Special Topic: What Are Normal Infant Reflexes?
Updated: Jun 10, 2021
Do you know that newborn babies are born with involuntary motor responses (reflexes) to several particular stimuli? Physicians, nurses, and physiotherapists rely on assessing these reflexes to ensure your baby is developing healthy! These unique reflexes play an important role in the survival of the baby.
Today we are going to share with you 4 infant (primitive) reflexes that can be observed in healthy infants!
1) Rooting Reflex
Adults can test this reflex by lightly stroking upward on the infant’s cheek, the infant will immediately turn their head towards the side that is being struck. This reflex is necessary for newborn breast feeding, as it allows the baby to find the source of food. This reflex slowly goes away after four months of age and becomes voluntary.
2) Grasping Reflex
When adults apply sustained pressure on the baby’s palm or sole. The baby will respond by grasping on the object by flexing all their fingers or toes. This reflex disappears by 6 months of age.
3) Babinski Reflex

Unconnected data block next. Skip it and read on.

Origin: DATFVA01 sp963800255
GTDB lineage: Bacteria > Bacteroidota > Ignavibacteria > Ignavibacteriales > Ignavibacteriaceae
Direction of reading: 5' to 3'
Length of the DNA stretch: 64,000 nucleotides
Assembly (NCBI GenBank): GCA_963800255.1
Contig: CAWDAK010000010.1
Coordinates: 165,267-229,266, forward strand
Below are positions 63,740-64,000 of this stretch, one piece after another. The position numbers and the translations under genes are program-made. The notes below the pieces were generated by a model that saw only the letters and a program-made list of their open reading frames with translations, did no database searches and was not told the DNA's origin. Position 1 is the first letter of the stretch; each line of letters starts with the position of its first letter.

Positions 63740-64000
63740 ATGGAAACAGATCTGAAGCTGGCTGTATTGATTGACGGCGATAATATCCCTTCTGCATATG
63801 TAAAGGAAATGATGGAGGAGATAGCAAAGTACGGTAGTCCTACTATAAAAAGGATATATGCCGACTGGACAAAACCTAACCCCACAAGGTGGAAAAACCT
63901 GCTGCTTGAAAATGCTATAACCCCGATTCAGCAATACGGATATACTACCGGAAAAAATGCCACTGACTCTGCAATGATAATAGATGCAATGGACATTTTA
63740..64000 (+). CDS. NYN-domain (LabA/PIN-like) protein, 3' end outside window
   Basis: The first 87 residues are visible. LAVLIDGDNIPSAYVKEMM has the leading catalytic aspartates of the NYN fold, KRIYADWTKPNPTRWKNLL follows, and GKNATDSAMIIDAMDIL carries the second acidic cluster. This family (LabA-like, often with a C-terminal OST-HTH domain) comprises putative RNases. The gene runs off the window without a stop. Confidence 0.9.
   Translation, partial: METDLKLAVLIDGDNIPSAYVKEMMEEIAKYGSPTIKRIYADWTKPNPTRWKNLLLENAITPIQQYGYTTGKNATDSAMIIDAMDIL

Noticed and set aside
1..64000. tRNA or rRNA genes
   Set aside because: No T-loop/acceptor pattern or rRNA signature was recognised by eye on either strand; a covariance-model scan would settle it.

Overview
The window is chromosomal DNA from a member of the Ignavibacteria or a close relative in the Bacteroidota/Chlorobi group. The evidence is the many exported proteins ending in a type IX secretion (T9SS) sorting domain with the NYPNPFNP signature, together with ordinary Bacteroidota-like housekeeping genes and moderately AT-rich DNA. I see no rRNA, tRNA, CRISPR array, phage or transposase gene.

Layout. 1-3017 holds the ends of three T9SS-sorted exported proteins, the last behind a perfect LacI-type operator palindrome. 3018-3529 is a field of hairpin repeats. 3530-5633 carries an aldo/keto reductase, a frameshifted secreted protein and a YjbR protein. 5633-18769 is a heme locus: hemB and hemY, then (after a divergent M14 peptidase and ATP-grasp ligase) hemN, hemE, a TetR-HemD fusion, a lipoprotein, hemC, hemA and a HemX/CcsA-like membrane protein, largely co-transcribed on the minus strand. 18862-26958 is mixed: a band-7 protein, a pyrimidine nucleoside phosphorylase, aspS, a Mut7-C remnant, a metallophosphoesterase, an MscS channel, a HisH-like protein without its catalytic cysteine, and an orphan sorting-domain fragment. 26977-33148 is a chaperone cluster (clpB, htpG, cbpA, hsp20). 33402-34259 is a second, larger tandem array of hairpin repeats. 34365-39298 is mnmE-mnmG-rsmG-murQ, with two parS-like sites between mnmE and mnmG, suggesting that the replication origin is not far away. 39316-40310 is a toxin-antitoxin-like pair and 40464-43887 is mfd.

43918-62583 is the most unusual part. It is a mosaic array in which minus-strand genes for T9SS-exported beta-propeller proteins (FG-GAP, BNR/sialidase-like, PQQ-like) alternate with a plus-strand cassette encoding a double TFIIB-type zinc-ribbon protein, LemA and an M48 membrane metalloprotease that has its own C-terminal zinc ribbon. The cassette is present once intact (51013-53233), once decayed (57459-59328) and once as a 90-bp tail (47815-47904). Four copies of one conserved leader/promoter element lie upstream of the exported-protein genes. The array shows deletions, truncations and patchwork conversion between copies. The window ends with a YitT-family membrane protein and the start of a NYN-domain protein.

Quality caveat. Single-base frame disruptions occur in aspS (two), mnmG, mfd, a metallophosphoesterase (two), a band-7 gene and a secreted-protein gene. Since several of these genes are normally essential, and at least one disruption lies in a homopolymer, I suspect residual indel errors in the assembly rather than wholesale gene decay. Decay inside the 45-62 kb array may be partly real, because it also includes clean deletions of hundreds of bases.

The Babinski reflex is a simple test for the babies’ neurological status. When an adult strokes the baby’s foot from lateral heel to toes, the baby will fan his/her toes and extend the big toe at the same time. This reflex is normal in babies up to 2 years old. However, if an adult responds in the same way, this is often a sign of a central nervous system disorder.
4) Moro Reflex
Moro reflex is a protective response for an infant to abrupt disruption of body balance. When an infant is being held and suddenly loses his/her head support, the infant will respond by moving both of their arms up and out. This reflex disappears after 6 months of age. However, be aware that even a slight and small drop can elicit the reflex. We should always support the baby’s head at all times, so do not perform this test without the instructions from health care professionals.
The human body is amazing. It is important for you to notice and identify what are abnormal reflexes for early diagnosis of possible lifelong complications. If you suspect that your infant is having an abnormal or absent of reflex, reach out to your health care professional as soon as possible!
Reference: Modrell, A. K., & Tadi, P. (2020). Primitive Reflexes. StatPearls [Internet].